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July 24, 2007

Contentious Sheriff's Sale in the Market Square - Jan. 1882

Police and infantry drafted in for contentious sale of livestock from tenants of the Borrowes estate in lieu of rent - as reported in the Kildare Observer of 14 January 1882.

Kildare Observer 14/1/1882 p. 3.


 On Saturday morning at 11 o’clock, the cattle and horses of a number of tenants on the estate of Sir Erasmus Borrowes, D.L., were put up for sale in the Market-square, Kildare. The cattle and horses were seized under writs for rent. The tenants were Mary Lee, Thomas Lee, James Clinch, and James Rourke, due respectively the sums of ₤90, ₤80 1s. 10d.; ₤33 0s. 4d.; and ₤23 7s. 7d. A large number of police and infantry were drafted into the town, the latter being located in the Courthouse. All were under the civil command of Colonel the Hon. W. Forbes. The cattle were disposed of by Mr. H. A. Lee, sub-sheriff. A ring was formed in the Market-square, and into this the animals were driven by a number of bailiffs, who were escorted into the town, with cattle and horses by a detachment of cavalry. Prior to the sale taking place a goat was exhibited at the end of the town, and on his forehead was the line “Sir E. Buckshot.” No disturbance of any sort took place. At the commencement of the sale an altercation took place between Mr. Stephen Cleary and the police as to his right to enter the ring where the bidders were. In his capacity as a bidder he went forward and was told to stand back by one of the policemen; this he refused to do. Colonel Forbes called upon Sergeant Martin to put him back, and a young sub-constable received the same instructions. He then told the police that if they laid their hands on him he would summon them for assault. The altercation here ended, and he entered the ring. The Property Defence Association was represented by a Mr. White. The first lot of cattle put up was that of Mrs. Lee, and consisted of sixteen head; and the second lot was that of Thomas Lee. On an average, it was considered by judges present that the animals in both lots were worth ₤11 each. The bidding for them generally commenced at ₤1, and increased by farthings, &c. The cattle were all bought in by Mr. Anthony Hackett at prices varying from ₤5 to ₤7 10s. The next lot consisted of three horses, the property of Mr. Rourke. Mr. Cleary bought in two-one at ₤5 10s. and one at ₤10, and the third horse went to the representative of the Property Defence association, who offered the animal back at ₤8, the price paid. Mr. Rourke offered ₤1. The fourth lot, that of Mr. Clinch, comprised three cows and a bull. Mr. Clinch bought them in at ₤35 for the three cows and a ₤15 for the bull. The sub-sheriff received the full amount of the levy and costs. By noon the streets were clear and the town had assumed its normal condition.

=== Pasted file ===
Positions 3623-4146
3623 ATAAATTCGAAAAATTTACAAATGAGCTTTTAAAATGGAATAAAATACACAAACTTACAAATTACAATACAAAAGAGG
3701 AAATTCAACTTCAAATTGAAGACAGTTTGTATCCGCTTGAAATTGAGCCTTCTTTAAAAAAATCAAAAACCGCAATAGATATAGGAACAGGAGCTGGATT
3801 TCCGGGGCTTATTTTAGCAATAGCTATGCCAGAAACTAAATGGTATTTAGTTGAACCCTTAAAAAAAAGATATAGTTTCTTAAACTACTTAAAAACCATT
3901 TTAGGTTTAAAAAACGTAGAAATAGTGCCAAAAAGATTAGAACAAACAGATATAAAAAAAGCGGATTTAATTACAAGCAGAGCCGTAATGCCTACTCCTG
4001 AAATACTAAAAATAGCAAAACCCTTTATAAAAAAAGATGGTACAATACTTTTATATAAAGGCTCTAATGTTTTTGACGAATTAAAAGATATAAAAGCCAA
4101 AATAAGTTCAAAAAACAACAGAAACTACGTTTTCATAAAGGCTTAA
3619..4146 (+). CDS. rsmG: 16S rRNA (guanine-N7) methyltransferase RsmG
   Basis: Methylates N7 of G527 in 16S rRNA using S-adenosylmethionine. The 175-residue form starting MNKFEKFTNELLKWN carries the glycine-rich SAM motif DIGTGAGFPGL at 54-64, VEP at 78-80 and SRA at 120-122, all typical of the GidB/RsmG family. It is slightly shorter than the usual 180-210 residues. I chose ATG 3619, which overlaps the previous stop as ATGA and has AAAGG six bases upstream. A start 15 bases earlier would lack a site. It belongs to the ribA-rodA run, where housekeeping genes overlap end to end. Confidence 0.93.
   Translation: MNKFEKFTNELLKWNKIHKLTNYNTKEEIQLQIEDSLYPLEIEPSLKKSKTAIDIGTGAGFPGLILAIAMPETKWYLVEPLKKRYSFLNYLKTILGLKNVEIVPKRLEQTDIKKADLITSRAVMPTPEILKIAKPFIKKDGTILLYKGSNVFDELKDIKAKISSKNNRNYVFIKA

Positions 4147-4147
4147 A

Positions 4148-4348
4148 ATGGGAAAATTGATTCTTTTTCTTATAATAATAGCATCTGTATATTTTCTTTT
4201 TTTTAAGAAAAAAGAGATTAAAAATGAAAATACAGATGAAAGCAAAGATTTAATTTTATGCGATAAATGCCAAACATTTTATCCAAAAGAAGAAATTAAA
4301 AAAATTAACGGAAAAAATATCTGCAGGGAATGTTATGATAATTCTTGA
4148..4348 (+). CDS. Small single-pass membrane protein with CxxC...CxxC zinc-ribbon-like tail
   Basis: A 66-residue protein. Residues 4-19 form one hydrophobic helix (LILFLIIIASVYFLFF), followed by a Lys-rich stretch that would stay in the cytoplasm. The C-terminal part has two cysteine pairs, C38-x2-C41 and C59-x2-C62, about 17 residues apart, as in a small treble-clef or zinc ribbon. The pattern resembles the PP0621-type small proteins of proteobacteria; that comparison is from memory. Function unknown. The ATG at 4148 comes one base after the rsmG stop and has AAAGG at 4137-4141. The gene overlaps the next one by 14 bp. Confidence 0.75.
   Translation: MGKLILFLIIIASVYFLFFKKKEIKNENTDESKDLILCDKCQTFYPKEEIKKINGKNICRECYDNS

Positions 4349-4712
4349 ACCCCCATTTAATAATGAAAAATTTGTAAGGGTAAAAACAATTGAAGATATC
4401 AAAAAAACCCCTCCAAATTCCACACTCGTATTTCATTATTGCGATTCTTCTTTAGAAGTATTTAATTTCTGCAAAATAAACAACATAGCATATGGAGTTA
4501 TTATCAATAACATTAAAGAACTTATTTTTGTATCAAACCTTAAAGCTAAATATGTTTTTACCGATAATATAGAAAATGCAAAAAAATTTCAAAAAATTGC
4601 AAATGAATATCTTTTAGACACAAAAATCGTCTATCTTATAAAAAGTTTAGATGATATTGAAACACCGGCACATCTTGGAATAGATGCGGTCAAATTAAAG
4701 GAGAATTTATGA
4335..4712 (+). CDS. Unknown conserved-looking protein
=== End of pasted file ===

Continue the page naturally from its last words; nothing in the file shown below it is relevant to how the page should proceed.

Posted by mariocorrigan at July 24, 2007 10:39 PM